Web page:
At Goldstone Financial Group, we stress a solid plan for your personal retirement, but a recent report may suggest that saving more for your personal retirement is also charitable.

A new study from Merrill Lynch and the Age Wave research firm proposes that Baby Boomers may be the most giving generation by an estimated $8 trillion. Through donations and volunteer work, the next 20 years could see boomers pulling ahead in philanthropy. According to the study, this generation’s life expectancy increase and solid planning for retirement means they are contributing more to their savings, and having more money to give back.

Says Head of Retirement and Personal Wealth Solutions for Bank of America Merrill Lynch, Lorna Sabbia, “Retirees have access to more savings and more time than younger people.”

Merrill Lynch came to the figure by using current charitable giving and figures from Boston College to arrive at the $8 trillion hypothesis. Ken Dychtwald, CEO & Founder of Age Wave, actually thinks the figure is too low if we factor that the $8 trillion is based on today’s dollars.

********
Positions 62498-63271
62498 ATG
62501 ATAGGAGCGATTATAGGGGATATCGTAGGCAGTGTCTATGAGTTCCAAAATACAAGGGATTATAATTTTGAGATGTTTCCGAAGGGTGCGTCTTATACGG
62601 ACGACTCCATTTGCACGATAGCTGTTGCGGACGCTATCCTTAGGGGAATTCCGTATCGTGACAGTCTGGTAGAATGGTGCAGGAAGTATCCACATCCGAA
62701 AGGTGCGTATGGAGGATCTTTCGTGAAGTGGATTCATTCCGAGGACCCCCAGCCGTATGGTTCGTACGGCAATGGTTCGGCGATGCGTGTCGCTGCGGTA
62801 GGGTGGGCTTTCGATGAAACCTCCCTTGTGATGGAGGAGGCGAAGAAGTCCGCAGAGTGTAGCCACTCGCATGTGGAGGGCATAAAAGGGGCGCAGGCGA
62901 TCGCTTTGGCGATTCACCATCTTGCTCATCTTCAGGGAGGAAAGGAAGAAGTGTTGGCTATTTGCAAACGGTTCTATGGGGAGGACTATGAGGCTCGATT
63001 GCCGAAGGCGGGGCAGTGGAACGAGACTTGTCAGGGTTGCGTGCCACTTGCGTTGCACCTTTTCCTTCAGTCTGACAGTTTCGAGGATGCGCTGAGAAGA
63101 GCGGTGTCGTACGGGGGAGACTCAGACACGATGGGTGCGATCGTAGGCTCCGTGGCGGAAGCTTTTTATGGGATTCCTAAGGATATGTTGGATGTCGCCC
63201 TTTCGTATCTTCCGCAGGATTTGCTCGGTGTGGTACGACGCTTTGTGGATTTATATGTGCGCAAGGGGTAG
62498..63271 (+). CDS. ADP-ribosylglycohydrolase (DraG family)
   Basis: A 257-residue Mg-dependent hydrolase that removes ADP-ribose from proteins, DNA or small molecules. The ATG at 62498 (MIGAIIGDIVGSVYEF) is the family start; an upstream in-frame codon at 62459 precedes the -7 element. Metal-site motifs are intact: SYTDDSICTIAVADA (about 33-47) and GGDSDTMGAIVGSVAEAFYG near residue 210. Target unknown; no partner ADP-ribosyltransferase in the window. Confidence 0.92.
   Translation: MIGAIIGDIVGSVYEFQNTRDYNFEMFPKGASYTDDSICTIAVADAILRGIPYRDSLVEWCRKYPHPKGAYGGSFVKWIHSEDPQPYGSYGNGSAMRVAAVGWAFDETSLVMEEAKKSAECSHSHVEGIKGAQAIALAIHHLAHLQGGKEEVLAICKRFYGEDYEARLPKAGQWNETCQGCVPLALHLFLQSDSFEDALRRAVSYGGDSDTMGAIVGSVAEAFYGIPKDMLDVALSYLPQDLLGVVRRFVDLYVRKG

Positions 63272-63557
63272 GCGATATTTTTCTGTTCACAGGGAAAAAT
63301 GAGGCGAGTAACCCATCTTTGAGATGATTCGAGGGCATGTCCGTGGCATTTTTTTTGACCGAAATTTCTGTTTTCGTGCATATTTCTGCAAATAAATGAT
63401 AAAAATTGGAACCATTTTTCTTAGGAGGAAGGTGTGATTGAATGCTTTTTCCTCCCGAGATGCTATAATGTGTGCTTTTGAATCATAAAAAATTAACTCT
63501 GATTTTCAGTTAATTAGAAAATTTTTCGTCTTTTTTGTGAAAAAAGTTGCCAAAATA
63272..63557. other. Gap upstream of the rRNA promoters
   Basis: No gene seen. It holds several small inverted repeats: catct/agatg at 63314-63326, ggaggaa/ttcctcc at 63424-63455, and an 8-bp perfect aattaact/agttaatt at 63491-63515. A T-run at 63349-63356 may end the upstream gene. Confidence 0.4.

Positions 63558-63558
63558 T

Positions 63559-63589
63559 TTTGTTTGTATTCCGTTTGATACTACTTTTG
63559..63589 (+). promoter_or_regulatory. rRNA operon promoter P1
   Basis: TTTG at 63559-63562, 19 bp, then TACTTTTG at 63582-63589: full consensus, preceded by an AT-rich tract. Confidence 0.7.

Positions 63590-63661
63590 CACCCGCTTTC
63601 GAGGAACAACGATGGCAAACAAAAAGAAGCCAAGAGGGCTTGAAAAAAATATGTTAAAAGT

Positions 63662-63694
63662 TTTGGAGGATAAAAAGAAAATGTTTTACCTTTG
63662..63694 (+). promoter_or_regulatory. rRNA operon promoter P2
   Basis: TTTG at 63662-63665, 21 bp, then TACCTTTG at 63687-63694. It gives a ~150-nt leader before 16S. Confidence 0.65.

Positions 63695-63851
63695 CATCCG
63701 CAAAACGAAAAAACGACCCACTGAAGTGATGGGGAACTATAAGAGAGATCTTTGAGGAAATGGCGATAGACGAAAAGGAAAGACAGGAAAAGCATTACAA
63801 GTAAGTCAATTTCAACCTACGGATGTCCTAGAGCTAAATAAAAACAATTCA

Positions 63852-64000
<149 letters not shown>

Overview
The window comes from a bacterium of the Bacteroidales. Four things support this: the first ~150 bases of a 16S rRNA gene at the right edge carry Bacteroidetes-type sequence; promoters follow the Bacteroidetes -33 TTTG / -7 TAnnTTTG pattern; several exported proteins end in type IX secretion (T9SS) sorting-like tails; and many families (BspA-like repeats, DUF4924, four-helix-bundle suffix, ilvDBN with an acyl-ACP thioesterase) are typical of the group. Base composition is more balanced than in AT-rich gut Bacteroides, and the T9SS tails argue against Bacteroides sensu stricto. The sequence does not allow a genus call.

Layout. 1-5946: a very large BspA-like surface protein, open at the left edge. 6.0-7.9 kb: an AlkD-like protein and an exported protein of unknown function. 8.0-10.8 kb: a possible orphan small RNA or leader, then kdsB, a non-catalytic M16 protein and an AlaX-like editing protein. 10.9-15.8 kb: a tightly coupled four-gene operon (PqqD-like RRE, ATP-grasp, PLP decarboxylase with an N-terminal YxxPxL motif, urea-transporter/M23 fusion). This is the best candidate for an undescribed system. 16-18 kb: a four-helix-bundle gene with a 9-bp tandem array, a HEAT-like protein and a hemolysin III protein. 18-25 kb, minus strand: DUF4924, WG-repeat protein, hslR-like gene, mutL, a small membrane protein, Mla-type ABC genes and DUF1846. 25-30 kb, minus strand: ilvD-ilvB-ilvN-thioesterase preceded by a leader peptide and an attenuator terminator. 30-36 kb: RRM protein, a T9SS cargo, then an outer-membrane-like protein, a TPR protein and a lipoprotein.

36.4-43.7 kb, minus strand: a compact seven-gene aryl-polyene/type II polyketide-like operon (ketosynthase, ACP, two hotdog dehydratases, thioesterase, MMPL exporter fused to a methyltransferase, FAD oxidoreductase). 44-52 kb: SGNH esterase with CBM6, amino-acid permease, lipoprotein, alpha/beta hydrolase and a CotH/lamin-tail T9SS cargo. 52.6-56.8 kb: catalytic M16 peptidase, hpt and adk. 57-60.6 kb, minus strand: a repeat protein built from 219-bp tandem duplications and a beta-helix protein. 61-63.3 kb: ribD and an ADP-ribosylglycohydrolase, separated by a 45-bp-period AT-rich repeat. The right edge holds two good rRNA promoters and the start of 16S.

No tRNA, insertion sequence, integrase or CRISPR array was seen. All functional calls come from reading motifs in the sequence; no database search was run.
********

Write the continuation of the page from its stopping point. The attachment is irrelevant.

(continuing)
A 2014 Wall Street Journal article slated 10,000 boomers (aged 51 to 69) to retire every single day.  As of 2 years ago, retirees made up 31 percent of the adult U.S. population and give 42 percent of their money to charity and 45 percent volunteer hours.  “[…] in 20 years, 60 percent of all charitable giving will be by people over 65,” Dychtwald stated.

As people enter retirement age, they are more thoughtful about how they can make a difference and with more means to do so. People over 65 volunteer twice as much time than the generation before them (people aged 35 to 44), and also beat out their parents’ generation for more thoughtful giving.

None of these figures is a surprise to Giving USA Foundation who think we may be hard-wired to give back. “The big takeaway is that Americans continue to demonstrate that giving to causes they care about is part of our national DNA […}”.

If the study is accurate, boomers are in good shape for retirement. Because of that, they will leave a legacy of wanting to give more, with more money in which to do so in retirement.